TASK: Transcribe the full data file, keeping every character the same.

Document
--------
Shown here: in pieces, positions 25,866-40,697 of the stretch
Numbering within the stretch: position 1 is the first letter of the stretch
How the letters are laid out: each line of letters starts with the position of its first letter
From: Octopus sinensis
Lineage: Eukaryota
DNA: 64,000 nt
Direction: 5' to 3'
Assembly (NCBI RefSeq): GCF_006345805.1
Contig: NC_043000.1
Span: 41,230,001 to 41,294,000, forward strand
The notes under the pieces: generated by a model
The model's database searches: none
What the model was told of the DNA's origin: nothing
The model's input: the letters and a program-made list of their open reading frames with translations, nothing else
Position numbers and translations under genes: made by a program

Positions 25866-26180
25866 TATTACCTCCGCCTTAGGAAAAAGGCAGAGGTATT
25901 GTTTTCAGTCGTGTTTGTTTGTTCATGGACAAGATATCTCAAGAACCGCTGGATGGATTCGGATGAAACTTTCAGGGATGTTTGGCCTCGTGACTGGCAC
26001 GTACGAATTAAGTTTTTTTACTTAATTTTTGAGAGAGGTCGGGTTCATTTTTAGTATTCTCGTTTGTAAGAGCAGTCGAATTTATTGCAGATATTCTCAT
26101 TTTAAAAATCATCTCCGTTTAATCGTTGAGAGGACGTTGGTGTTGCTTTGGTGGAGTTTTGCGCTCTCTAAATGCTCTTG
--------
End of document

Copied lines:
Shown here: in pieces, positions 25,866-40,697 of the stretch
Numbering within the stretch: position 1 is the first letter of the stretch
How the letters are laid out: each line of letters starts with the position of its first letter
From: Octopus sinensis
Lineage: Eukaryota
DNA: 64,000 nt
Direction: 5' to 3'
Assembly (NCBI RefSeq): GCF_006345805.1
Contig: NC_043000.1
Span: 41,230,001 to 41,294,000, forward strand
The notes under the pieces: generated by a model
The model's database searches: none
What the model was told of the DNA's origin: nothing
The model's input: the letters and a program-made list of their open reading frames with translations, nothing else
Position numbers and translations under genes: made by a program

Positions 25866-26180
25866 TATTACCTCCGCCTTAGGAAAAAGGCAGAGGTATT
25901 GTTTTCAGTCGTGTTTGTTTGTTCATGGACAAGATATCTCAAGAACCGCTGGATGGATTCGGATGAAACTTTCAGGGATGTTTGGCCTCGTGACTGGCAC
26001 GTACGAATTAAGTTTTTTTACTTAATTTTTGAGAGAGGTCGGGTTCATTTTTAGTATTCTCGTTTGTAAGAGCAGTCGAATTTATTGCAGATATTCTCAT
26101 TTTAAAAATCATCTCCGTTTAATCGTTGAGAGGACGTTGGTGTTGCTTTGGTGGAGTTTTGCGCTCTCTAAATGCTCTTG